• Use of Force
    • In Texas between 2011 and 2015, there were almost 2,500 incidents in which SROs used force against students. Over this period, Black students made up just 13 percent of the Texas public school student body yet were victims in 40 percent of SRO use-of-force incidents.
  • The disproportionate treatment of students of color is not due to disproportionate misconduct. There is, in fact, no evidence that higher rates of misbehavior among these students account for the far higher likelihood of their being disciplined by school police compared with their white peers.

Students with Disabilities

Students with disabilities are almost three times more likely to be subject to school arrest than students without disabilities.

LGBTQ+ Students

Research has also found that LGBTQ+ and gender-nonconforming students often report feeling hostility from law enforcement in schools and have a higher likelihood of being stopped by police, suspended, expelled, or arrested.

What to Say When Talking About SROs and Advocating for Their Removal

Use the tactics and tips in Students Demand Action’s Urge Your School Board to Act on School Safety Toolkit to guide your advocacy efforts.

Topline Supporting Points

  • Students, as well as all members of the school community, deserve schools that are safe and secure, and the necessary function of school safety should be separated from policing and police forces.
  • All members of school staff play a role in creating a safe and orderly school environment.
  • The practice of policing in schools, including the traditional SRO model, has not been shown to reduce school shooting deaths.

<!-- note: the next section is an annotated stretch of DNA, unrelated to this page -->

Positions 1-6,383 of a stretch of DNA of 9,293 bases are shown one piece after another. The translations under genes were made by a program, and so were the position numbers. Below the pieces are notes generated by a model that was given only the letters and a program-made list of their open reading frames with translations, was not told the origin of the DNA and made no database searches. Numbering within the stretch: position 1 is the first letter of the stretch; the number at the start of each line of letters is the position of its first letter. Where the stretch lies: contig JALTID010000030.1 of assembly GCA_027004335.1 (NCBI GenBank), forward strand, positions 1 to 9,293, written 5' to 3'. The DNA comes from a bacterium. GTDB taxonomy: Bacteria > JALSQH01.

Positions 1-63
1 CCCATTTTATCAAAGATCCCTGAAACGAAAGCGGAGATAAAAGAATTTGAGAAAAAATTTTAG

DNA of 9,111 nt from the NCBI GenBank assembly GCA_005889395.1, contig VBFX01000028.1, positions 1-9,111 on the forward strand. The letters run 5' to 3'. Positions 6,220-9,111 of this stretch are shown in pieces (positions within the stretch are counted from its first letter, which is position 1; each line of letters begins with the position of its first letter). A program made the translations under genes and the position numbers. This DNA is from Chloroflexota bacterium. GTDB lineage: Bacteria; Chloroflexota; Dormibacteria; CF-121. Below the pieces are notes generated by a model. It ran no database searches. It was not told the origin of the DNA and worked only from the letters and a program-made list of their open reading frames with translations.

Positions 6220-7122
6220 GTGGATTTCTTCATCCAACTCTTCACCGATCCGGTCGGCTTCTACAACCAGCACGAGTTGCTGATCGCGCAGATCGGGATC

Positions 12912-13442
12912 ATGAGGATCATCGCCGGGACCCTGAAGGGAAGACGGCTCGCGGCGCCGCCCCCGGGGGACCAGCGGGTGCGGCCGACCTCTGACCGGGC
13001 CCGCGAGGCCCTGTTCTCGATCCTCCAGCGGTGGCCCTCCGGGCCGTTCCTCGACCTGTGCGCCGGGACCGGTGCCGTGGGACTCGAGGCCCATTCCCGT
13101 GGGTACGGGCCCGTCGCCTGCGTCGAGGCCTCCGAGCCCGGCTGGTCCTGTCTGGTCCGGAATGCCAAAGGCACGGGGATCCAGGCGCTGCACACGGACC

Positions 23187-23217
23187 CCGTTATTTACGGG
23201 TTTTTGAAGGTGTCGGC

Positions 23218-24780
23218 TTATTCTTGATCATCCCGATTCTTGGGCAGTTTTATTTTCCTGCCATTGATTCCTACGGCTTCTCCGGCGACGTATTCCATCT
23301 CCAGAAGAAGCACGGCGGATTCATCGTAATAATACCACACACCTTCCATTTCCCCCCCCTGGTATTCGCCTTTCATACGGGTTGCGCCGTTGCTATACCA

• SROs in schools have several damaging effects, particularly on students of color and students of other marginalized groups, including increased criminalization and decreased graduation rates.
  • When designing and implementing a school safety plan, students should be prioritized. No security proposal is acceptable if it fuels the school to prison pipeline, relies on exclusionary discipline or the criminal justice system, or disproportionately affects historically marginalized students.

Advocate for the Removal of SROs

  • While there may be a role for security personnel in schools to maintain safety, guardrails should be established to make sure they have an exclusively protective (not disciplinary) role.
  • Given the potential for harmful interactions between students and security personnel, SROs, including armed law enforcement, should be seen as a last resort in school safety priorities.
  • Using police for general discipline and to make up for staffing shortages in terms of hall, playground, and lunchroom monitors as well as mental health and guidance counselors, can have consequences for students on multiple levels.

Alternatives to School Resource Officers

  • Everytown has done extensive research on what actually does work to prevent gun violence in schools, and so we know the best way to keep students safe is to stop violence before it can begin. 
  • Schools should invest in proven school interventions, such as:
    • crisis assessment/prevention programs,
    • emergency planning, 
    • robust mental health support for students in crisis,
    • and building a trusting school environment where students are willing to come forward when they hear something concerning as means of reducing school shootings.

If your school requires SROs or security, advocate for strong protections and guardrails to prevent harm to Black and brown students:

  • Officers to have an exclusively protective, not disciplinary, role.
  • Officers to be integrated within the school community.
  • Officers to be answerable directly to school leaders.
  • Officers to receive training as peace officers with extensive focus on interacting with the school population, including de-escalation and minimum use of force techniques.
  • If a school decides to have a security guard or Department of Safety, it should ensure that it is not replicating the role of an SRO or police officer.